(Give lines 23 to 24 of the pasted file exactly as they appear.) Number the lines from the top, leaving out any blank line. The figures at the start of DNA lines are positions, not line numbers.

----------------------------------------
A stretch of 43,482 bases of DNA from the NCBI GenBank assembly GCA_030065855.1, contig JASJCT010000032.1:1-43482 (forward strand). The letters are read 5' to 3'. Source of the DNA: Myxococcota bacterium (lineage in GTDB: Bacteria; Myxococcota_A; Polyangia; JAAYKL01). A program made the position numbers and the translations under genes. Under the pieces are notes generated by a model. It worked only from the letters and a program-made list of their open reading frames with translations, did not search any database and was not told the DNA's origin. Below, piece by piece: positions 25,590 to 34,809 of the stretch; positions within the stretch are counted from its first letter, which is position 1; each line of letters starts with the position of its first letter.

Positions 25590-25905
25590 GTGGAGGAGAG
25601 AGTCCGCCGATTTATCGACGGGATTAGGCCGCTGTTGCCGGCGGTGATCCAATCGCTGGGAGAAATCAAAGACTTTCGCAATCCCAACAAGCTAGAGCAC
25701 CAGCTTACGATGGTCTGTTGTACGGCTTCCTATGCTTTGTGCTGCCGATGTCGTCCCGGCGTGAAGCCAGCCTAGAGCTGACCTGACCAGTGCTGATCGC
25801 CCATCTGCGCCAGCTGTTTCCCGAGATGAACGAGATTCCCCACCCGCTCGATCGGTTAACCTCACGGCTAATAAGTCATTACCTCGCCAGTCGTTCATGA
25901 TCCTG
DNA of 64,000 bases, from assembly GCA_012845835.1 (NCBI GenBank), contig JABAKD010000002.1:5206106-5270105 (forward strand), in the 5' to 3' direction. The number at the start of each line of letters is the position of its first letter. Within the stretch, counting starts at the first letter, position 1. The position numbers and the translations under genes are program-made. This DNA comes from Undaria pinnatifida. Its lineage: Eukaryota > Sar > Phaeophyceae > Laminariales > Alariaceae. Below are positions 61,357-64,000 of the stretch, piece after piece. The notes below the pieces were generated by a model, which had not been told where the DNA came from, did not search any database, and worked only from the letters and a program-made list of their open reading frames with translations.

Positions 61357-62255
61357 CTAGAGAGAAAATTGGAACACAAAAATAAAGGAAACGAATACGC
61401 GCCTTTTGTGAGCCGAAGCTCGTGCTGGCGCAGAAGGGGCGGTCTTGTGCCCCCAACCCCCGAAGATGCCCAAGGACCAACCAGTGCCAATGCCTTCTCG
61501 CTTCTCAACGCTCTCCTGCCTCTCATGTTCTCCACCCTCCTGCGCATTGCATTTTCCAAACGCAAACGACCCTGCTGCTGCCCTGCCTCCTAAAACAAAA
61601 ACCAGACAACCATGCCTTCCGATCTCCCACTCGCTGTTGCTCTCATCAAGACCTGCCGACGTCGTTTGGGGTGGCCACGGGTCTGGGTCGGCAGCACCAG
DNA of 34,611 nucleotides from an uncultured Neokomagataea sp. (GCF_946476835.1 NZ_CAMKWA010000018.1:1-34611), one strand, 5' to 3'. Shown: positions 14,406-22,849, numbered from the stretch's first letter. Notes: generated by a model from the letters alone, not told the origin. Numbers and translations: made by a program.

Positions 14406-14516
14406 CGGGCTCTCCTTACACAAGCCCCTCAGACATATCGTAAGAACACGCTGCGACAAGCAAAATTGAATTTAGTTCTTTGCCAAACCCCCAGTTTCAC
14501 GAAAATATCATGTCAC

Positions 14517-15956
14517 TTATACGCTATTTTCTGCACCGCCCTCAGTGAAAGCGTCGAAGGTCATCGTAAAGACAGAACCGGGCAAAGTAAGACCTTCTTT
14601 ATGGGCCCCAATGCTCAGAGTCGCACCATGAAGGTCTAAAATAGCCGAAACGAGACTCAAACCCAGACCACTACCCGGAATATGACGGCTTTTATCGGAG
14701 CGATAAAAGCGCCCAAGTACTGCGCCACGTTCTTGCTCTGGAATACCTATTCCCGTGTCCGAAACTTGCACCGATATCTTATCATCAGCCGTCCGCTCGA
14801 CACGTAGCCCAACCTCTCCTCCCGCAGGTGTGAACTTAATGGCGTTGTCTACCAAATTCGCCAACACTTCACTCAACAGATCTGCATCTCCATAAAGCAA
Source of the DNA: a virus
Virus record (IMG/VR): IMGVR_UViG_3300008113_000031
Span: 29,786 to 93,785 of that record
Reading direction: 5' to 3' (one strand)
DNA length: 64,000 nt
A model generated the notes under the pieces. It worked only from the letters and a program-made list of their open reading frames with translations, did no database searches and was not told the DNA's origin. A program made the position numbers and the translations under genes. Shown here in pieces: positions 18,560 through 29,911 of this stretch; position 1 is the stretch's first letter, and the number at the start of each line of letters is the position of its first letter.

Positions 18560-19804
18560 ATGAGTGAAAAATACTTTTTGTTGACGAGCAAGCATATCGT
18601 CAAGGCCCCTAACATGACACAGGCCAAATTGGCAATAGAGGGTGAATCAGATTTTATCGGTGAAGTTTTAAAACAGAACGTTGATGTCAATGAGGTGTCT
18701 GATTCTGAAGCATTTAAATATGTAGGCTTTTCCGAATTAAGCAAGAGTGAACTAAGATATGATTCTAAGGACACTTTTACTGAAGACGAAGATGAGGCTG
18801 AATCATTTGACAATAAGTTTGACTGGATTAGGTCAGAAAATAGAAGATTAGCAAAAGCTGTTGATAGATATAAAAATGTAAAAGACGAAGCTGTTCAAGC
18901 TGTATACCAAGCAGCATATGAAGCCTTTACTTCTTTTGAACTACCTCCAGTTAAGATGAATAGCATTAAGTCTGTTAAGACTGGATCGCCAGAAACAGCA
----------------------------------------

Source of the DNA: a virus
Virus record (IMG/VR): IMGVR_UViG_3300008113_000031